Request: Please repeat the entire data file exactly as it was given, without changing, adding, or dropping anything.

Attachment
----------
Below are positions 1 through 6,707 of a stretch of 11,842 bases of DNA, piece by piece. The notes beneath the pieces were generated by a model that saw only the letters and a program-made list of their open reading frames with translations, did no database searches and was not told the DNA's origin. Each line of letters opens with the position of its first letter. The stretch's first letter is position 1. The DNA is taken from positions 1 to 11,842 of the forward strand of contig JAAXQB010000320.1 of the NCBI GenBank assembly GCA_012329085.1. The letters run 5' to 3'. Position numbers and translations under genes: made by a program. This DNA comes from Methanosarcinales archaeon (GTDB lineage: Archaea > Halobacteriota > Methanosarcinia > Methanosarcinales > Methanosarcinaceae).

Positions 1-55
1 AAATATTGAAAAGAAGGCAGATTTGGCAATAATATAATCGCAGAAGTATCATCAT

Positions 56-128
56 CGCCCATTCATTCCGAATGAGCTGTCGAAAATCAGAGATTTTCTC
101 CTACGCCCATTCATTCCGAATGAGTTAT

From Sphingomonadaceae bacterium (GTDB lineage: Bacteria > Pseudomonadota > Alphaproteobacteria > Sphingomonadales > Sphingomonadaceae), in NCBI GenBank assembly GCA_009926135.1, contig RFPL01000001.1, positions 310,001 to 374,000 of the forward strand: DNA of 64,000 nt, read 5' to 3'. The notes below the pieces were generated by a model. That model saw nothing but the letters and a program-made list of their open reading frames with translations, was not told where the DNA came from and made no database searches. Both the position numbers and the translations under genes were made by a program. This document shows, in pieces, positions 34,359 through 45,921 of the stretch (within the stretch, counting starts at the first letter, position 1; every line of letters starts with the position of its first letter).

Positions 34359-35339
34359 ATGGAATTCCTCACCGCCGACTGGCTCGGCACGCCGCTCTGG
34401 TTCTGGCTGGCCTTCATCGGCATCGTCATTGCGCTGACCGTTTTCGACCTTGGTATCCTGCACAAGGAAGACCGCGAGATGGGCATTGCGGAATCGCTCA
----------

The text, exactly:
Below are positions 1 through 6,707 of a stretch of 11,842 bases of DNA, piece by piece. The notes beneath the pieces were generated by a model that saw only the letters and a program-made list of their open reading frames with translations, did no database searches and was not told the DNA's origin. Each line of letters opens with the position of its first letter. The stretch's first letter is position 1. The DNA is taken from positions 1 to 11,842 of the forward strand of contig JAAXQB010000320.1 of the NCBI GenBank assembly GCA_012329085.1. The letters run 5' to 3'. Position numbers and translations under genes: made by a program. This DNA comes from Methanosarcinales archaeon (GTDB lineage: Archaea > Halobacteriota > Methanosarcinia > Methanosarcinales > Methanosarcinaceae).

Positions 1-55
1 AAATATTGAAAAGAAGGCAGATTTGGCAATAATATAATCGCAGAAGTATCATCAT

Positions 56-128
56 CGCCCATTCATTCCGAATGAGCTGTCGAAAATCAGAGATTTTCTC
101 CTACGCCCATTCATTCCGAATGAGTTAT

From Sphingomonadaceae bacterium (GTDB lineage: Bacteria > Pseudomonadota > Alphaproteobacteria > Sphingomonadales > Sphingomonadaceae), in NCBI GenBank assembly GCA_009926135.1, contig RFPL01000001.1, positions 310,001 to 374,000 of the forward strand: DNA of 64,000 nt, read 5' to 3'. The notes below the pieces were generated by a model. That model saw nothing but the letters and a program-made list of their open reading frames with translations, was not told where the DNA came from and made no database searches. Both the position numbers and the translations under genes were made by a program. This document shows, in pieces, positions 34,359 through 45,921 of the stretch (within the stretch, counting starts at the first letter, position 1; every line of letters starts with the position of its first letter).

Positions 34359-35339
34359 ATGGAATTCCTCACCGCCGACTGGCTCGGCACGCCGCTCTGG
34401 TTCTGGCTGGCCTTCATCGGCATCGTCATTGCGCTGACCGTTTTCGACCTTGGTATCCTGCACAAGGAAGACCGCGAGATGGGCATTGCGGAATCGCTCA